Sometimes, I like a company, and decide to review some of its peers. I may end up owning stakes in all of them.

The sixth place is primary the most dangerous one. I follow a lot of dividend investors and other investors. Sometimes I see a lot of them buying a stock, perhaps because they are blindly following each other. Or perhaps because they are all seeing a good value, possibly because the stock had a catalyst that makes it a value. It is dangerous to be a lemming and blindly follow others, because you may be following them into their bad ideas, lose conviction, and ignore their best ideas. Also, you are not learning much by following others. Groupthink may influence you, which could be bad for your investment returns. 

I believe it is best to have your own process to follow, because you are not at the mercy of others for ideas. Plus, no single investors out there, even Warren Buffett is right 100% of the time. If you follow someone, make sure to follow all of their investment ideas. However, also make sure you have your own process to decide for yourself if a stock is a buy or an avoid.

For example, Buffett received a lot of negative publicity recently, after he sold his airline stocks. In my opinion, that was a bad decision in the first place. After he sold at a loss, everyone out there started saying that he has lost his touch. After Apple went up to $135/share however, everyone started signing poraises for him again. Right now, he is sitting on an unrealized gain of $76 billion, and few are saying that he has lost his touch. And overall, his gains on Apple are higher than his losses on airlines and IBM.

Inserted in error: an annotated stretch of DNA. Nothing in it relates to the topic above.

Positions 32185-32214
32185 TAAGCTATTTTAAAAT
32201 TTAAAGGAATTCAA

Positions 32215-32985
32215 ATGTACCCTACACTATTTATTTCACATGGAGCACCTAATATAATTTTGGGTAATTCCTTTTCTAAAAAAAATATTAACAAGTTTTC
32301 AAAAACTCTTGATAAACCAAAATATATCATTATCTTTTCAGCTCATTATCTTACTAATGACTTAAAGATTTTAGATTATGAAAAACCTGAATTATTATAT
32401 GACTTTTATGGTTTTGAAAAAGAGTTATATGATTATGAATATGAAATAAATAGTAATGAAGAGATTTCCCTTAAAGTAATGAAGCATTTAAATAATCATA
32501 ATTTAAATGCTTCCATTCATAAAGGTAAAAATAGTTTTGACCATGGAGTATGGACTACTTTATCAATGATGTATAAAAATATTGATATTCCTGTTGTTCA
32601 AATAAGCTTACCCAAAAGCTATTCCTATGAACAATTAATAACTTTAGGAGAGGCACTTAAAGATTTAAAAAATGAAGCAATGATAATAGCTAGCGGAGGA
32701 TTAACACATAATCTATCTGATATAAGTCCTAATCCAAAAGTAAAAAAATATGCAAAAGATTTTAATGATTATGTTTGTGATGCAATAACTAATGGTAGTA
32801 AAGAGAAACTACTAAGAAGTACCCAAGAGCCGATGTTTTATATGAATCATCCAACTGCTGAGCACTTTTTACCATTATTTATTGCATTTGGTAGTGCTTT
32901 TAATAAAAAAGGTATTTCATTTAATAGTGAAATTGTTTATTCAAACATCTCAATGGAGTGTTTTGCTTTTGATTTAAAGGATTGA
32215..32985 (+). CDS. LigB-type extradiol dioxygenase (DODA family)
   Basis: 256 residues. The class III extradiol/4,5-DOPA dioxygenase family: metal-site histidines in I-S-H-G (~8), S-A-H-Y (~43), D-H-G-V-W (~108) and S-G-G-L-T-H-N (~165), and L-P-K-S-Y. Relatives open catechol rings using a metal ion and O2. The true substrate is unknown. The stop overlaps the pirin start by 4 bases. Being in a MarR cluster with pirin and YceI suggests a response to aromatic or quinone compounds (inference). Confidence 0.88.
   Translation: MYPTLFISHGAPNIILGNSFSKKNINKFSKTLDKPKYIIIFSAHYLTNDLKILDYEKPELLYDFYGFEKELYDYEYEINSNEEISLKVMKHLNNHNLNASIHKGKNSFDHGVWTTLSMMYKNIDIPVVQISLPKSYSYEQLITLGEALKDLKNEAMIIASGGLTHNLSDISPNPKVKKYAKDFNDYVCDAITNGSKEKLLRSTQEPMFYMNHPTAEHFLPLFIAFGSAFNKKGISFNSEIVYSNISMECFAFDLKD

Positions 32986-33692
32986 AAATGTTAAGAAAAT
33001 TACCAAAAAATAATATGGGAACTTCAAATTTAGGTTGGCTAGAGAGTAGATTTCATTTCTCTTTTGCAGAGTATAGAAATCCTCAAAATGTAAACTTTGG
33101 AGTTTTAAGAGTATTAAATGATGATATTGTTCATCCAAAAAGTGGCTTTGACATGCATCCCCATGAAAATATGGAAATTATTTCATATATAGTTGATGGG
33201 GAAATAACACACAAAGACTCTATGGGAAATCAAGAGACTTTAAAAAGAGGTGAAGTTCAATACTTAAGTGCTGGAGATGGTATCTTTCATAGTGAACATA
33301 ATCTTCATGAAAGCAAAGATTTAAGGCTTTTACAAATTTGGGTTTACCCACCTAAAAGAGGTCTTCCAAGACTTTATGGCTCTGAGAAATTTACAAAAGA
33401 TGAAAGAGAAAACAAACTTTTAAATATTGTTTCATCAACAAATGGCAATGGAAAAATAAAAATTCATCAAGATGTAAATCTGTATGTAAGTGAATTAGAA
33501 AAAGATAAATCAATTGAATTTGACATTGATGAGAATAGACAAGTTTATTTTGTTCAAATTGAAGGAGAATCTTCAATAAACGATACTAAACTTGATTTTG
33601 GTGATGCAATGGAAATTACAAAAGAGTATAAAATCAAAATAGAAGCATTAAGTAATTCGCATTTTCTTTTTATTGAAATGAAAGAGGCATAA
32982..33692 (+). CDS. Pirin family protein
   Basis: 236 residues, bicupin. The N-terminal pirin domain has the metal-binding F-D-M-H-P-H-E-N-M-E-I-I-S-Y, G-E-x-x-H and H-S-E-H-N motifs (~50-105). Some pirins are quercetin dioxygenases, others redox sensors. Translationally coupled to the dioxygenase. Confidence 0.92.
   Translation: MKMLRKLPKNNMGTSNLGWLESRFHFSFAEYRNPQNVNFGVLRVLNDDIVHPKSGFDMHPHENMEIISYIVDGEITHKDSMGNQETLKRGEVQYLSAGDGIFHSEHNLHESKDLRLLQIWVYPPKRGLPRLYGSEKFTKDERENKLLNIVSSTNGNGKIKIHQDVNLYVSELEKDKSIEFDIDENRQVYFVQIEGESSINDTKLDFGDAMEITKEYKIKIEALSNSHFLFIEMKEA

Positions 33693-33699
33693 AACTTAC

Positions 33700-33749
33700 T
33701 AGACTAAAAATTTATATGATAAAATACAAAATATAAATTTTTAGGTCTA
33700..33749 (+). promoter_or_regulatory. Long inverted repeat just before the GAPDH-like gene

Today, I discussed six places I look for, in my quest for uncovering companies for further research. I believe it is important to have a good population of quality companies, before going to the next stage of screening, evaluating and ultimately buying good companies for my portfolio. 



1 comment:

  1. i liked the reasoning process.
    it seems that i made the same after some years of doing, failing, learning and finally thinking and doing along the same lines but less formulated.
    i ll recommend this articles to friends.

    ReplyDelete